History was made this month as the robotic Philae lander completed the first controlled touchdown on a comet. The European Space Agency-led project was set up to obtain images of a comet’s surface and help scientists to understand what a comet is made of.
The lander and the Rosetta probe which transported it were named after two of the objects which were crucial in deciphering Egyptian hieroglyphs: the Rosetta stone and the Philae obelisk. Back on earth, a team from the Centre for the Study of Ancient Documents in Oxford’s Classics Faculty are using a powerful digital imaging system, Reflectance Transformation Imaging (RTI), to study the inscriptions on the obelisk more closely than ever before.
‘The Centre is home to an exciting new study of Ptolemaic inscriptions (a Hellenistic kingdom based in Egypt in the fourth to first centuries BC) and the Philae obelisk and Rosetta stone are the jewels of the crown of that corpus,’ said Dr Jane Masséglia of the Centre for the Study of Ancient Documents (CSAD). Both include inscriptions in Egyptian hieroglyphs and ancient Greek, but while the Rosetta stone’s inscriptions are direct translations of one another, the inscriptions on the obelisk are different.
‘Both ancient Greek and Egyptian scripts on the obelisk mention the names ‘Ptolemy’ and ‘Cleopatra’ which helped nineteenth-century scholars to use their knowledge of ancient Greek to translate some of the Egyptian hieroglyphs.’
The obelisk is one of two found at Philae in Upper Egypt in 1815. It was acquired by William John Bankes, who brought it to his estate at Kingston Lacy in Dorset, now owned by the National Trust.
‘After 200 years being battered by the English weather in Dorset, and because of the naturally speckled pink and black granite, it’s difficult for the human eye to read all of the inscriptions,’ said Dr Masséglia.
‘RTI has let us take images of the obelisk in such a way that can remove the colour. It produces a computer reconstruction of the surface of the object, based on reflections of light, so we have been able to produce clearer images of the inscriptions than ever before.’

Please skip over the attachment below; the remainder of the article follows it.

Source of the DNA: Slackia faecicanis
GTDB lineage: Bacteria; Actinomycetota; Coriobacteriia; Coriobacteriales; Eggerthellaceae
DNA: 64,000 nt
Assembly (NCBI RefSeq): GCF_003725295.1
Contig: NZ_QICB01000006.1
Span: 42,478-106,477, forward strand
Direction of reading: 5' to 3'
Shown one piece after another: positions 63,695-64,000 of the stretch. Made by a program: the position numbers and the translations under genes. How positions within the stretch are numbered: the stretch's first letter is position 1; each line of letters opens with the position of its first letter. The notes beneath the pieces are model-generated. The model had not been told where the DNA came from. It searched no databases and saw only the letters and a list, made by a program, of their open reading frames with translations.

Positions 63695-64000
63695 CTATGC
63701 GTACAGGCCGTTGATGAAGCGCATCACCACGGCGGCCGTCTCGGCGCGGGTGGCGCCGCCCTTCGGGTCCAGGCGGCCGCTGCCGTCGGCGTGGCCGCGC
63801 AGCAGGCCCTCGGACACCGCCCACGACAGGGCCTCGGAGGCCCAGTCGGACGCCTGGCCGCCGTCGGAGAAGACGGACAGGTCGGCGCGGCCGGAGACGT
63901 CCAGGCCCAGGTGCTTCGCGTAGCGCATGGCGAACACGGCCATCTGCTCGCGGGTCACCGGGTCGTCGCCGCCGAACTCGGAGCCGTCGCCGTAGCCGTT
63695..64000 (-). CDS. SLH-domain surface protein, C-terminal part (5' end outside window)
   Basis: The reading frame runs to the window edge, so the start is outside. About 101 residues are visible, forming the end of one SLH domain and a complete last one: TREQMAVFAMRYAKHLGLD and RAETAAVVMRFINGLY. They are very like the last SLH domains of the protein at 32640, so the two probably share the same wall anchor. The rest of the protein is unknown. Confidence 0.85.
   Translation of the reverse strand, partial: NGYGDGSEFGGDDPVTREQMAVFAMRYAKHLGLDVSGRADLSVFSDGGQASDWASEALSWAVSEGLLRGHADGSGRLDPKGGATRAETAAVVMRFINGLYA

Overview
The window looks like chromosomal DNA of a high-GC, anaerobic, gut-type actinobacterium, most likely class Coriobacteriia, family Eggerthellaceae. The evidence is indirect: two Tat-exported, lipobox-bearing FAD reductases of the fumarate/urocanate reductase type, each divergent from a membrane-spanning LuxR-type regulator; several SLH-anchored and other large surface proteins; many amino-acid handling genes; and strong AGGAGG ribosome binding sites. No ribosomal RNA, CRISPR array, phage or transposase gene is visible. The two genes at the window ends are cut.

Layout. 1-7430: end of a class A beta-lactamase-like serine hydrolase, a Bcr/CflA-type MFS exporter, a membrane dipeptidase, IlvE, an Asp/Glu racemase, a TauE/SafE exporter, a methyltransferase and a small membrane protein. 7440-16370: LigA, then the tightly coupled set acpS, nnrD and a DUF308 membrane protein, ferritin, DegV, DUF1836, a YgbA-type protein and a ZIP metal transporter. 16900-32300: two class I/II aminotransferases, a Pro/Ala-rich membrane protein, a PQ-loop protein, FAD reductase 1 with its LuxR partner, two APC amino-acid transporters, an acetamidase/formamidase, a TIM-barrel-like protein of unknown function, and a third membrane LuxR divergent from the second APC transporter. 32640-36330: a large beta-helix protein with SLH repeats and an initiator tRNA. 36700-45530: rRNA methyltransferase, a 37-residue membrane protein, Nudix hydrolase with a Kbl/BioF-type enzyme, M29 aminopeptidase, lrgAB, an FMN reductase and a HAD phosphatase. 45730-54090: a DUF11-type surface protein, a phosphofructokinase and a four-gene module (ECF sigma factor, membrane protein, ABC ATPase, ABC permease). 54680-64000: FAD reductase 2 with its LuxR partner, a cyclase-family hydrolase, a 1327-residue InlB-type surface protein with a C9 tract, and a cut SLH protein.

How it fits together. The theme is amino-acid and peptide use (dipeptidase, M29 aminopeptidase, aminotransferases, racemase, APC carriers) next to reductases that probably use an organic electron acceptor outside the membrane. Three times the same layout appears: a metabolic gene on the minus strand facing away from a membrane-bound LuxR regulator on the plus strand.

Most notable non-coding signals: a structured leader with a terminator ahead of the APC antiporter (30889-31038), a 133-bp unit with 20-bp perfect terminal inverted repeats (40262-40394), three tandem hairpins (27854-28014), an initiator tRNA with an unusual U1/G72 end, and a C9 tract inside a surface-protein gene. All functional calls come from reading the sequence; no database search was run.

The Oxford team is currently analysing the images taken from the obelisk but they have already made some findings about the inscriptions. ‘We have an early nineteenth-century drawing of the obelisk, made just before it was announced that hieroglyphs had been deciphered,’ said Dr Masséglia. ‘Now that we have the high-quality RTI images, we can say that whoever produced that drawing really knew what they were doing. It’s a very good record for such an early date and may even be the very document that was sent by Bankes to Champollion, the man credited with the eventual decipherment of hieroglyphs.
‘Our next project is to complete the reading of the ancient Greek inscription on the base, which has never been entirely legible, not even when Bankes first saw it in Philae. We can see that it records a petition from the priests of Philae to Ptolemy VIII and his two wives, asking to be exempted from tax. But large sections of the text are badly worn, and RTI is the technology to help us complete the picture. It’s very exciting.’
CSAD hosts several research projects that are using RTI to investigate important areas of classical scholarship. Projects include studying Roman letters from Vindolanda near Hadrian’s Wall, ancient curse tablets from Roman Gloucestershire, and a new study of the Latin inscriptions in the Ashmolean Museum.
‘The technology is so exciting because we can apply it to so many different ancient artefacts which cannot be fully understood by the human eye,’ said Dr Masséglia. ‘Our RTI expert, Ben Altshuler, has also been working with colleagues in the Beazley archive to study microscopic marks on ancient gems and even Greek vases.
‘It’s so good, it can even show which line was painted over which, and see the marks of preparatory drawings underneath the glaze. You can imagine what a difference this could make to someone’s experience of archaeology. Whether at the museum or sitting at home, they could use the RTI software to examine an object in minute detail, and see more than they ever could with the naked eye.’
Source: Oxford University